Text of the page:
Until the end of March, EU farmers could only produce a certain amount of milk. And then the quotas were lifted. Efficient farmers were overjoyed. It meant they could produce as much as they wanted and bask in greater profits.
But almost as soon as that happened, milk prices began to plummet. From a high of 39c per litre of milk in 2014, farmers this year faced a low of 26c per litre, a fall of 33%.
And farmers are angry, not just about milk prices but falling profits in general. In early September, thousands drove their tractors to Brussels and faced down 3,000 riot police. The protesters caused major traffic problems, set bales alight, and sprayed the police with milk.
And what has been driving the collapse in prices is interesting.
Firstly, Russia has had a ban on imports of dairy products from the EU since August 2014, in response to EU sanctions on Russia which were in response to Russia's annexation of Crimea from Ukraine. Thus the Russian import ban has removed demand there.
Secondly, China wants less milk and wants a lower price for the milk it does want. Why? Well it wants less because it built up excess in 2014 and now the economy is slowing down; and it wants a lower price because the current price was negotiated when China was desperate in 2013, which was when it stalled milk imports from New Zealand when some were found to be contaminated.
Thirdly, good weather in The US in 2014 led to better crop yields and lower feed costs there. This helped increase milk production and decrease price. So the US has been able to supply itself better and so demand there has fallen.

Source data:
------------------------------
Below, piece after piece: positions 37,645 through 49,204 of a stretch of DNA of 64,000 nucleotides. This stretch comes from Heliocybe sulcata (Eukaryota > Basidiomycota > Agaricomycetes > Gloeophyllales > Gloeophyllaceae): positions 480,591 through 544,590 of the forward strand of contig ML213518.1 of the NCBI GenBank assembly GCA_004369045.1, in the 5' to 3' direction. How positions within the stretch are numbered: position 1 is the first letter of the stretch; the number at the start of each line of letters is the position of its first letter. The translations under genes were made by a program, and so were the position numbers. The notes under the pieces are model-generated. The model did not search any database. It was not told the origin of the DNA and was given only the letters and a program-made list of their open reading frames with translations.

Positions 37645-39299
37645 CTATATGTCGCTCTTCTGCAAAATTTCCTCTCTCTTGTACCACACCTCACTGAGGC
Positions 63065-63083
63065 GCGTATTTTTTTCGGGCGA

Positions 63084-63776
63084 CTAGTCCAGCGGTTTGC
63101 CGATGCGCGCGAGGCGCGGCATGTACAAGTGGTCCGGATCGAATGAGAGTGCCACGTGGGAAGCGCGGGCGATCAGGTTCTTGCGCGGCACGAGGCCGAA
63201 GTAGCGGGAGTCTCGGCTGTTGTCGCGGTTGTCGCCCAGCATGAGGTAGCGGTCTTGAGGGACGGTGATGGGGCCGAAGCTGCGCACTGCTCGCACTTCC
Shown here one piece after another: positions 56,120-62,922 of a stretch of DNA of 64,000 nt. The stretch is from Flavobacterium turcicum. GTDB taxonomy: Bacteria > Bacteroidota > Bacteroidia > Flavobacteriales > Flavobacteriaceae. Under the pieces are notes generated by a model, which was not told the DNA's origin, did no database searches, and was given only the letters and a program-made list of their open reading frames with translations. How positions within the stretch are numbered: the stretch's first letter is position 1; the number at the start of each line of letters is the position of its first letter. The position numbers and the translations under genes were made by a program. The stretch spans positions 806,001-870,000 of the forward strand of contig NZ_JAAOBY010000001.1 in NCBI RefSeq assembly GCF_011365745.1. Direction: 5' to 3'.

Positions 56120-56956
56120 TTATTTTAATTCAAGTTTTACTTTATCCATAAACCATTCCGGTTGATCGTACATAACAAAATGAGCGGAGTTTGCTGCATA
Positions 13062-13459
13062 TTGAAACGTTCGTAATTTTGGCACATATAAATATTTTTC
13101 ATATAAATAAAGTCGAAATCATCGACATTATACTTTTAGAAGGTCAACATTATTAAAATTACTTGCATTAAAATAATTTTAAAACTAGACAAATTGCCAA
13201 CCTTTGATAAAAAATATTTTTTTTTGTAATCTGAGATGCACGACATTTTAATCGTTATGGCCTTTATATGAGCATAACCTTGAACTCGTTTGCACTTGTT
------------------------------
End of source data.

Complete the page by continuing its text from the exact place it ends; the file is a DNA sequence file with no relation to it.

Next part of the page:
So a war in Ukraine, bacteria in New Zealand, and temperatures in Texas have all led to European dairy farmers feeling the pinch. And that pinch is stark. A very efficient farmer in Ireland can produce for 20c a litre and an average yield is about 14 litres per cow per day. So in 2014 an efficient farmer was earning €2.66 per cow per day, and in 2015 he or she was earning as low as €0.84 per cow per day. Less efficient farmers were obviously earning less.
Farmers' groups wanted the EU to increase the price at which it intervenes in the market, which is 21c per litre since 2009. But price intervention would be a mistake because it would set a precedent. Instead, the EU is giving out €500m in aid. But this is simply intervention by another name and which of course naturally sets a precedent. That precedent is that the rewards for better efficiency and innovation are smaller. Why get up at 5 if you know your neighbour gets up at 8 for the same income?
Efficient farmers do not want intervention. They argue the market should be allowed bottom out. This has happened this year and prices are rising. The market has corrected itself. But still the EU is giving out aid. It shouldn't. Efficiency needs to be rewarded.
So the takeaway point is how small changes in other regions can have profound changes in ours. And how policy should acknowledge that. And how protectionism is naive.
Our globalized world fits in a milk carton: something to think about when pouring your tea.